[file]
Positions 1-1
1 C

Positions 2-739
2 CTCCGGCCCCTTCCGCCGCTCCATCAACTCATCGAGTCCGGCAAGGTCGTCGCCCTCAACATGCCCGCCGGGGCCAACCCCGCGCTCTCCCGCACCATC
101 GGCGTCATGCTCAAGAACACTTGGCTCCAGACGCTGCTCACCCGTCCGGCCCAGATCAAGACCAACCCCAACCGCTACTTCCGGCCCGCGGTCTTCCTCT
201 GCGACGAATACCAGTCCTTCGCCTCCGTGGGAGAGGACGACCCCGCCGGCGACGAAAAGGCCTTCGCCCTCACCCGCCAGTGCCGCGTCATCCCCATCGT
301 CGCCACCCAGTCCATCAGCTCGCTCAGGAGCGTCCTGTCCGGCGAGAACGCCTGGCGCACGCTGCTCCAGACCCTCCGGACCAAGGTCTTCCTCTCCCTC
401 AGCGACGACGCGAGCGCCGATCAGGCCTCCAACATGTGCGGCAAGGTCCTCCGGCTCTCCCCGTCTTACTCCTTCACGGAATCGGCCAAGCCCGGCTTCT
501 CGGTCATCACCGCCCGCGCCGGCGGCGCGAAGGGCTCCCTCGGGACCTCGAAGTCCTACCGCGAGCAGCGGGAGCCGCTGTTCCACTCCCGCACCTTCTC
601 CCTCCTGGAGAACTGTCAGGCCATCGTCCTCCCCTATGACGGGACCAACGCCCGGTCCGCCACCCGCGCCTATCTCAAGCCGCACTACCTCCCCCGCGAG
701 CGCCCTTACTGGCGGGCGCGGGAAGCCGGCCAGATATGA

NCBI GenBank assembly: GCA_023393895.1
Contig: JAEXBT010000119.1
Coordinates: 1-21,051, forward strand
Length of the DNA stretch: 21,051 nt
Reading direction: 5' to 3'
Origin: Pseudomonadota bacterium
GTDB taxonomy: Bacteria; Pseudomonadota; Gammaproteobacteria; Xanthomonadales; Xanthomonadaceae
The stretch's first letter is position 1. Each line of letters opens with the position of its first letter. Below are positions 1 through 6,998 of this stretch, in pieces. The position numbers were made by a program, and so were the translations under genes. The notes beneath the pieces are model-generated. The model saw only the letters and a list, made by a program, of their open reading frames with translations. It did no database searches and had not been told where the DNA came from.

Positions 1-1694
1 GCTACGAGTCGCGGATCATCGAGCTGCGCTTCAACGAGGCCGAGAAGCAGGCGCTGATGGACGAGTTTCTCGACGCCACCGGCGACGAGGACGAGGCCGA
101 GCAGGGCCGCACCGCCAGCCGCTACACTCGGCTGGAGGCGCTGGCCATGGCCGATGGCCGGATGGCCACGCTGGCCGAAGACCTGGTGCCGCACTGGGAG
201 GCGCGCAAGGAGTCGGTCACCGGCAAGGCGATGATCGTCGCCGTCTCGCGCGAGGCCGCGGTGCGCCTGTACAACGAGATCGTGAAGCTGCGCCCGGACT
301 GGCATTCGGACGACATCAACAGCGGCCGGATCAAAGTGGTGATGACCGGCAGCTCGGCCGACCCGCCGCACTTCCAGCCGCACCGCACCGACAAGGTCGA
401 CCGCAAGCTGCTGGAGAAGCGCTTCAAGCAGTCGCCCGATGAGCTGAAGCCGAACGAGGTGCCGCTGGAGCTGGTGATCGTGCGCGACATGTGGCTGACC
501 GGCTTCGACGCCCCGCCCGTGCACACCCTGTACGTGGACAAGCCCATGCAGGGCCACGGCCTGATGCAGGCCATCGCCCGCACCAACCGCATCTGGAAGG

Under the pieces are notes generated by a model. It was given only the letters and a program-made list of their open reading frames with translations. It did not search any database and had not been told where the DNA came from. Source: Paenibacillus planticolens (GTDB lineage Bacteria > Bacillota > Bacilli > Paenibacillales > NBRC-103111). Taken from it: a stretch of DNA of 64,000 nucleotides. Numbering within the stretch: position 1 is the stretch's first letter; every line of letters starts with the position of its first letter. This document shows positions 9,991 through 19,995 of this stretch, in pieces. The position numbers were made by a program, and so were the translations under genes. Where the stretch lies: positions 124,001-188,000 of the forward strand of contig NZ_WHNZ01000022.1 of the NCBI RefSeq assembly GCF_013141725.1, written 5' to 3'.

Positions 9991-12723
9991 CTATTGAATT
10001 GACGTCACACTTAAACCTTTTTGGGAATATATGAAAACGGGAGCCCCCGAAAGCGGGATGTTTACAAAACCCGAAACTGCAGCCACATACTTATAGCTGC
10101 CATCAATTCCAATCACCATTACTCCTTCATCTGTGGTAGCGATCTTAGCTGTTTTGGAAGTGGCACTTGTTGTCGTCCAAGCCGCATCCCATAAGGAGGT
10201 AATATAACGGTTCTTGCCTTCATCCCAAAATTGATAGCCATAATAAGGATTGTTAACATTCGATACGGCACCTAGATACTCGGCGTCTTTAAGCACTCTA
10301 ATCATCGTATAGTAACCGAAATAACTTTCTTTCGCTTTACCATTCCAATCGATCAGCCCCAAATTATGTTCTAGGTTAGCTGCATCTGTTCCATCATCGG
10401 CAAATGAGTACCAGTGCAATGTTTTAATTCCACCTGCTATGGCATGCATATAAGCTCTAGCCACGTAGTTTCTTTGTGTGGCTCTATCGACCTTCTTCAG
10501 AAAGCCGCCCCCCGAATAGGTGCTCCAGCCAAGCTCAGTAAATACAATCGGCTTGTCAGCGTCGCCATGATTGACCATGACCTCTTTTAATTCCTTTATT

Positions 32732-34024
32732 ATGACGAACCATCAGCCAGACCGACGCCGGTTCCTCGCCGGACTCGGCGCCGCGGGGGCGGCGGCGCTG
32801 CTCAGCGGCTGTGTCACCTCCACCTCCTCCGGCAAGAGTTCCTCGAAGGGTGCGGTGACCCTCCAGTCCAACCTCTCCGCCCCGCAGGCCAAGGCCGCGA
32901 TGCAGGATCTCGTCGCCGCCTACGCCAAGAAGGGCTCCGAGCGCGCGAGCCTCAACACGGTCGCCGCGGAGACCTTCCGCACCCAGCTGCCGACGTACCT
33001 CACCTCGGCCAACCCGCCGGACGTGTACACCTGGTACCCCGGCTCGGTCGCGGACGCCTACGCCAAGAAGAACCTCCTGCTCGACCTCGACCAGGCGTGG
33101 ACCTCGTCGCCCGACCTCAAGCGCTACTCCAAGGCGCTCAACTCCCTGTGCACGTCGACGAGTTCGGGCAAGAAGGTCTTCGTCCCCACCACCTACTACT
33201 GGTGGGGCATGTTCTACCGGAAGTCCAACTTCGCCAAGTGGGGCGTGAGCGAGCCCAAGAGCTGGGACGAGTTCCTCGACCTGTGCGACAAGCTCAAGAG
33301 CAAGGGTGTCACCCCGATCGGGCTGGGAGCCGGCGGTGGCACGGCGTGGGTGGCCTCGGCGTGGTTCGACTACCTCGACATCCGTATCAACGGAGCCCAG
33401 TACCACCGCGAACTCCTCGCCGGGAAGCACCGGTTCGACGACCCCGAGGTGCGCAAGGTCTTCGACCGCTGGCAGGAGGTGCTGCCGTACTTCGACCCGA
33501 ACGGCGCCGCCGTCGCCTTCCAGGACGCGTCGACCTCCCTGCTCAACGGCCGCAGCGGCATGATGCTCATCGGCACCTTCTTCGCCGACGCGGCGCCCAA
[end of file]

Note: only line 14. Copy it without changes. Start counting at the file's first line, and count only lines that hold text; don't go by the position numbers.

Coordinates: 1-21,051, forward strand